ZIMBABWE will not rush to switch off its analogue signal on June 17 when the International Telecommunications Union (ITU) deadline for digital migration lapses. In fact, the country will extend the transmission of the analogue signal for a further six months.
Radical implementation of digital migration, like what happened in Kenya recently, has the potential to leave millions of citizens without television signal.
Media reports on the Kenyan debacle, which saw three national television stations going offline, were that 90 percent of Kenyans were left without access to television.
In the same vein, there is a danger that the phase-out of analogue technology in Zimbabwe, if not done properly, could leave millions of people without television signal as few people have television sets that are digital ready.
Worse still, the majority of television viewers will require set-top boxes, which could prove too pricey for ordinary Zimbabweans as they will cost anything between $30 and $50.
In an exclusive interview with The Sunday Mail Leisure last week, the chief executive officer of signal carrier Transmedia, Mrs Florence Sigudu-Matambo, said the ministry (Information, Media and Broadcasting Services) had put in place measures to ensure that no Zimbabwean fails to watch TV because of digitalisation.
She said the country had learnt from the Tanzanian and Kenyan experiences, how to deal with the issue of digital migration without having problems with the ITU or the citizens of the country.
Currently, the country’s major cities (Harare, Bulawayo, Gweru, Mutare and Masvingo) and border areas have been made digitally ready as the deadline draws near.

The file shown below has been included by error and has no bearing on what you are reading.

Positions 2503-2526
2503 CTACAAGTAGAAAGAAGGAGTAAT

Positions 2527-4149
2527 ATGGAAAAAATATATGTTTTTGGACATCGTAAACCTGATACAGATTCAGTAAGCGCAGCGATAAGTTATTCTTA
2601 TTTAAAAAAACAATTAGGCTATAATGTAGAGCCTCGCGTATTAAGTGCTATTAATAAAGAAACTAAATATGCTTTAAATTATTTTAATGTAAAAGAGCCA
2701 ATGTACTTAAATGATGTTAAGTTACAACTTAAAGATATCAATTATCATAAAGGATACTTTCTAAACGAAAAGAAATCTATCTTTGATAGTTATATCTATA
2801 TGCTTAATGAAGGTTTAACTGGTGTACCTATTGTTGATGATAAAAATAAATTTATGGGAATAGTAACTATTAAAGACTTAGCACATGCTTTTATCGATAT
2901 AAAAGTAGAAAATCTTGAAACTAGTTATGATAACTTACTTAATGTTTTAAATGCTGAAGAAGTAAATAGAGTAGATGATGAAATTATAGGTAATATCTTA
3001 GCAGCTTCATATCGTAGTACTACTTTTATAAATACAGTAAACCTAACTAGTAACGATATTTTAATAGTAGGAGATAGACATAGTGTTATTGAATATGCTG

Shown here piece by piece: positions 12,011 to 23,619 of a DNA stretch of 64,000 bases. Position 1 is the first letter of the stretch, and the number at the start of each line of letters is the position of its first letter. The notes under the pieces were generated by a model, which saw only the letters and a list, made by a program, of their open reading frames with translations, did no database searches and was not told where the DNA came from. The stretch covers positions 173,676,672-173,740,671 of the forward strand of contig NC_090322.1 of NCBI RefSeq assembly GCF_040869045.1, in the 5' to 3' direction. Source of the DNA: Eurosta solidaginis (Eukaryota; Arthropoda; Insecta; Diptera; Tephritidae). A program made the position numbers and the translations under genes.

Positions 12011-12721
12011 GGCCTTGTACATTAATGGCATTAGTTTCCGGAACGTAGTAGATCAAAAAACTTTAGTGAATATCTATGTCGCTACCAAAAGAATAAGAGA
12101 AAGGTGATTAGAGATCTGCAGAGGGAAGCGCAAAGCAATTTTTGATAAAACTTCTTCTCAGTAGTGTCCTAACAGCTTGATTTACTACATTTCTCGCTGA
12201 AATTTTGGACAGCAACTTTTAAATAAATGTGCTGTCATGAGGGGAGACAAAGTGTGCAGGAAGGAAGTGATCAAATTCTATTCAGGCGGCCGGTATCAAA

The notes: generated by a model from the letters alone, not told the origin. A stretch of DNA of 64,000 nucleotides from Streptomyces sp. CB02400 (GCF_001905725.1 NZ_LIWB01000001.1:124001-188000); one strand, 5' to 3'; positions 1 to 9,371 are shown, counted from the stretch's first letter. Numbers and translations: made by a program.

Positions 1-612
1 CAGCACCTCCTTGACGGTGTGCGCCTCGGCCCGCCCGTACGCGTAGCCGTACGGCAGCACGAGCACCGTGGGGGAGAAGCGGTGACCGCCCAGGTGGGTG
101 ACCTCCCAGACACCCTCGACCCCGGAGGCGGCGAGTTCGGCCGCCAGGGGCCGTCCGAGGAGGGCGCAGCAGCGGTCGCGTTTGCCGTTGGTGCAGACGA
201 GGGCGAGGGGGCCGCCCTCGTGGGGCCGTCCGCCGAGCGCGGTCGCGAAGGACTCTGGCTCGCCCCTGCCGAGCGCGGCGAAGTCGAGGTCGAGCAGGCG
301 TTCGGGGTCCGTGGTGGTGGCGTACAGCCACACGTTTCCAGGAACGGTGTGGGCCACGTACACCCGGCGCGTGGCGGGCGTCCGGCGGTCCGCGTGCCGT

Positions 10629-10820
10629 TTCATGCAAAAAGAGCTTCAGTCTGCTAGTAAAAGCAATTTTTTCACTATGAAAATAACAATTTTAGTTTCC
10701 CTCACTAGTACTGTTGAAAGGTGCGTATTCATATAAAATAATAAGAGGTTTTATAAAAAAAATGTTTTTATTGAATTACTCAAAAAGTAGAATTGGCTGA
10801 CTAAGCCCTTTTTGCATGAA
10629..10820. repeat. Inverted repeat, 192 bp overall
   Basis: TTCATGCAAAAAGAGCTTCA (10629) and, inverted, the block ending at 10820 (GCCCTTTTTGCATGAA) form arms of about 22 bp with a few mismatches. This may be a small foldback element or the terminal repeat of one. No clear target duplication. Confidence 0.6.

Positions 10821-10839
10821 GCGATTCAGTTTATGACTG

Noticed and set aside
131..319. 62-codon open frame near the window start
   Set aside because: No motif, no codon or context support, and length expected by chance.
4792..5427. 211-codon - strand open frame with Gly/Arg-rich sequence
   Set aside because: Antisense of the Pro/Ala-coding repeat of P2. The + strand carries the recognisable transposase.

Transmedia intends to add six more sites along Zimbabwe’s borders before June 17, to ensure that Zimbabwe’s signal does not interfere or does not get interfered with by other countries’ signals, as that is the ITU’s cardinal rule on digital migration.
Said Mrs Matambo: “Border areas are critical. These will be the first so that we do not interfere with our neighbours and they do not interfere with us.
“From June to December we will be simulcasting, that is, broadcasting on both digital and analogue frequencies. The ITU does not have problems with that.”
She said the country would then take its time to ensure that all its citizens, including those in the most remote of areas, are educated on the issue of digital migration and are assisted in the switch from analogue to digital. Mrs Matambo said the Government is in talks with Chinese, French and South African companies to find a partner to help with the migration.
Digital migration is the process of moving from analogue broadcasting to digital terrestrial television. Africa is expected by the ITU to be digitally compliant by June 2015.
Tanzania went ahead with its digital migration on December 31, 2013 and Kenya followed suit recently.
The five-member East African Community, which includes Kenya and Tanzania, agreed to an early switchover to fix any glitches ahead of the June 2015 global deadline to end analogue transmissions.
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